Yost's faith, sixth-inning moves work for Royals

Yost's faith, sixth-inning moves work for Royals

SAN FRANCISCO -- Royals manager Ned Yost knows that baseball games aren't won in the sixth inning. And he vows that his team will never lose one at that late-but-not-too-late point of the game, either, not if there's anything he can do about it.

"My mind-set is that I'm not getting beat in the sixth inning with the bullpen I've got," Yost said on Friday after his team let the Giants back into the game in the bottom of that frame but choked off the rally and held on to win, 3-2, at AT&T Park. The victory allowed Kansas City to take a 2-1 lead in the best-of-seven series.

Within that simple philosophy, of course, are forks in the road that require decisions. The Royals managed to navigate through that maze, but it wasn't easy.

  Date     Recaps Highlights
Gm 1 Oct. 21     SF 7, KC 1 video
Gm 2 Oct. 22     KC 7, SF 2 video
Gm 3 Oct. 24     KC 3, SF 2 video
Gm 4 Oct. 25     SF 11, KC 4 video
Gm 5 Oct. 26     SF 5, KC 0 video
Gm 6 Oct. 28     KC 10, SF 0 video
Gm 7 Oct. 29     SF 3, KC 2 video

Starter Jeremy Guthrie had retired 10 straight batters until Giants shortstop Brandon Crawford led off the bottom of the sixth with a single to right. So Yost's first decision was how much rope to give Guthrie.

Kansas City had scored twice in the top of the inning to expand its lead to three runs, so this was clearly a crucial juncture. If Guthrie could give the Royals one more inning, Yost would be able to bring in his turn-out-the-lights bullpen trio of Kelvin Herrera, Wade Davis and Greg Holland -- for just one inning each -- to lock down the game.

In the end, Yost played it as if it were a crucial game in the World Series. Because, you know, it was. After pinch-hitter Michael Morse delivered an RBI double, Herrera came out of the bullpen.

"Guthrie threw the ball extremely well through the first five innings," Yost said. "Crawford [got] a little base hit through the four-hole, and then Morse. I think it was a changeup that [Guthrie] kind of got out over the plate a little bit.

"I just wasn't going to take any chances. It's a big game. It's a pivotal game, in my mind. I was going to go with my bullpen."

It was an eerie echo of the bottom of the sixth in Game 2, when the Royals foiled almost every move that Giants manager Bruce Bochy made while breaking open the game with a five-run outburst. This time it was the Giants who got something going and the Royals who managed to shut them down just in time.

With the left-handed-hitting Gregor Blanco at the plate representing the potential tying run, Yost had options. He had three lefties (Brandon Finnegan, Danny Duffy, Tim Collins) available. Herrera, who had thrown 1 2/3 innings in Game 2, walked Blanco on four pitches.

"I've got all the confidence in the world in Herrera," Yost said. "You bring him in, you're not anticipating him struggling with his command."

Herrera said he wasn't tired.

"This is not a time to be tired. I'm ready," Herrera said. "I was just trying to be too fine the first couple of pitches. That's what happened, but I found myself again."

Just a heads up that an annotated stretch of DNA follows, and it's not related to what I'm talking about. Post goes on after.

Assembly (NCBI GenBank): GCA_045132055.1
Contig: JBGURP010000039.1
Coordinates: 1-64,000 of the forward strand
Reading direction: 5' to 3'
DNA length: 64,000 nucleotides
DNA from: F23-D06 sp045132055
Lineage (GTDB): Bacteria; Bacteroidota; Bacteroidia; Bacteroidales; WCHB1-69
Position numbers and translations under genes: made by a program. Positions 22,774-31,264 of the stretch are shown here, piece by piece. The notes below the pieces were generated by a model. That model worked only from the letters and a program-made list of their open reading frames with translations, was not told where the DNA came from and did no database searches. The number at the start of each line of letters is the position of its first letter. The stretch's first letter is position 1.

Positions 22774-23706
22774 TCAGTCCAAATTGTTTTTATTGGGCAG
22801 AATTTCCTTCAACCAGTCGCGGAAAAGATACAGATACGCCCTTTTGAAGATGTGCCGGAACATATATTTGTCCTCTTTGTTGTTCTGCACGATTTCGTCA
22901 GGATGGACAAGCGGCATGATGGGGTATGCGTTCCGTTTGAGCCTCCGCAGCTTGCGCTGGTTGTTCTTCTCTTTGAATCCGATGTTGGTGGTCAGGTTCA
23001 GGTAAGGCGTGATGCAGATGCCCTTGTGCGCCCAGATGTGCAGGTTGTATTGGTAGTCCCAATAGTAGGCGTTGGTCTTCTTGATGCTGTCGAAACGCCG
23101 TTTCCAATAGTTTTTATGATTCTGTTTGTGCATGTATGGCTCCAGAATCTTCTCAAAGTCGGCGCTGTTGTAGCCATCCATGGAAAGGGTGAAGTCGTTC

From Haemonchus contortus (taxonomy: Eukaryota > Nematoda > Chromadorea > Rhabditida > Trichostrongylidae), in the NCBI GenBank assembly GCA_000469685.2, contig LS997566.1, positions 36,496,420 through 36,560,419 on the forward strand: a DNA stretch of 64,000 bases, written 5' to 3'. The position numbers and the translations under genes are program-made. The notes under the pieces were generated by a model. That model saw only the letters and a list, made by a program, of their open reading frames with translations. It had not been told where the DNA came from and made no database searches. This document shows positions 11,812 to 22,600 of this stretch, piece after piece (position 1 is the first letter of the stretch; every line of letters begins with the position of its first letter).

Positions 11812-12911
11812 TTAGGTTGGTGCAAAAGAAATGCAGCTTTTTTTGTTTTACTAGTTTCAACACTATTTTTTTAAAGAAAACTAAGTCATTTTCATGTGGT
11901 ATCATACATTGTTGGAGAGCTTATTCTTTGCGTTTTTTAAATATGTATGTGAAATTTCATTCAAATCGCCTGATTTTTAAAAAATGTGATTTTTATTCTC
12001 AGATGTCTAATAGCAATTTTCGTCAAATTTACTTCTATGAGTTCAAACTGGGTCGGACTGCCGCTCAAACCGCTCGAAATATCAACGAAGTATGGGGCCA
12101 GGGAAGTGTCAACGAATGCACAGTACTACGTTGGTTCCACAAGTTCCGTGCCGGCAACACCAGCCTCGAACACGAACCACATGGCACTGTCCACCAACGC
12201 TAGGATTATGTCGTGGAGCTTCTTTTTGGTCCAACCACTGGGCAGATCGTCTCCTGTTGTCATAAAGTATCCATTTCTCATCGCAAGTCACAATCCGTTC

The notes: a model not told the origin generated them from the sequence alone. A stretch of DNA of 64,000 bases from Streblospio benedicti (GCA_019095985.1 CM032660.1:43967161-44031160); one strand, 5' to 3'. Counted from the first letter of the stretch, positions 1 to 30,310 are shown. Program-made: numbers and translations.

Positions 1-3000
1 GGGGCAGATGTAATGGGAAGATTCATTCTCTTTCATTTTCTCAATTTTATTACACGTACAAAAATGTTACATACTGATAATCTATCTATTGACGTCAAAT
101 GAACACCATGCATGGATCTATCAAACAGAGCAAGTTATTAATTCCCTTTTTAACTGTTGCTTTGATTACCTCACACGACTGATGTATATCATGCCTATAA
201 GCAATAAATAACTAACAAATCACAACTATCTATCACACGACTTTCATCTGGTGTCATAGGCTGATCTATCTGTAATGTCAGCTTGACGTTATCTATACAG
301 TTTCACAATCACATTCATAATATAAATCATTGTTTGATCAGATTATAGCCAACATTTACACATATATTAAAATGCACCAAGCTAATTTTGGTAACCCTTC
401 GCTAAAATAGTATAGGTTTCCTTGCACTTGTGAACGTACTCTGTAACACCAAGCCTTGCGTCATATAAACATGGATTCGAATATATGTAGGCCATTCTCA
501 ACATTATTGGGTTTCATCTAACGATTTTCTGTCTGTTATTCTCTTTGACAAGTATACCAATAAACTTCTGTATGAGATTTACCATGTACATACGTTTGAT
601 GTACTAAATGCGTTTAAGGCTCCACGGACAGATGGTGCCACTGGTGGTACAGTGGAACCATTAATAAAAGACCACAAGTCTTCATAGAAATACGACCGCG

Yost isn't sure if Herrera, who has thrown 59 pitches over his last two outings, would be available for Game 4 on Saturday night.

After the walk, Herrera got second baseman Joe Panik to ground out to first baseman Eric Hosmer, with Blanco and Morse advancing to second and third, respectively. Catcher Buster Posey then grounded out to second baseman Omar Infante, scoring Morse -- to cut the lead to one run -- and advancing the potential game-tying run in Blanco to third.

That brought switch-hitting third baseman Pablo Sandoval to the plate and presented Yost with another decision. Yost left Herrera in to face Sandoval even though Sandoval batted .317 with an .824 OPS against right-handers this season, compared with .199/.553 when facing a lefty.

"We got Finnegan up, but [Herrera] ended up settling down really nicely," Yost said.

Sandoval ground out to Hosmer to end the inning.

Herrera keeps it 3-2

Herrera batted for himself -- his first Major League at-bat -- and faced two batters in the seventh before Finnegan came in to finish the inning.

Another consideration for Yost would have been to use Finnegan in the sixth and then extend Davis, who usually pitches the eighth, to two innings.

"[Davis] can do that, but I'd prefer not to," Yost said. "The reason why is that Herrera's arm bounces back a little better. When you go out and throw an inning and then have to come in and sit down and then get it cranked up again, it's easier on Kelvin to do it than Wade.

"Wade can do it, and I will do it if I need to do it. We've done it a number of times this year. But [on Friday night] I felt like I had enough to get us through that seventh inning to get us to Wade with a clean eighth."

Baseball games are never over until the final out is recorded. But the Royals have now won two in a row, two contests that pivoted on what happened in the sixth. One in which Bochy's moves backfired, the other in which just enough of Yost's worked out.

Paul Hagen is a reporter for MLB.com. This story was not subject to the approval of Major League Baseball or its clubs.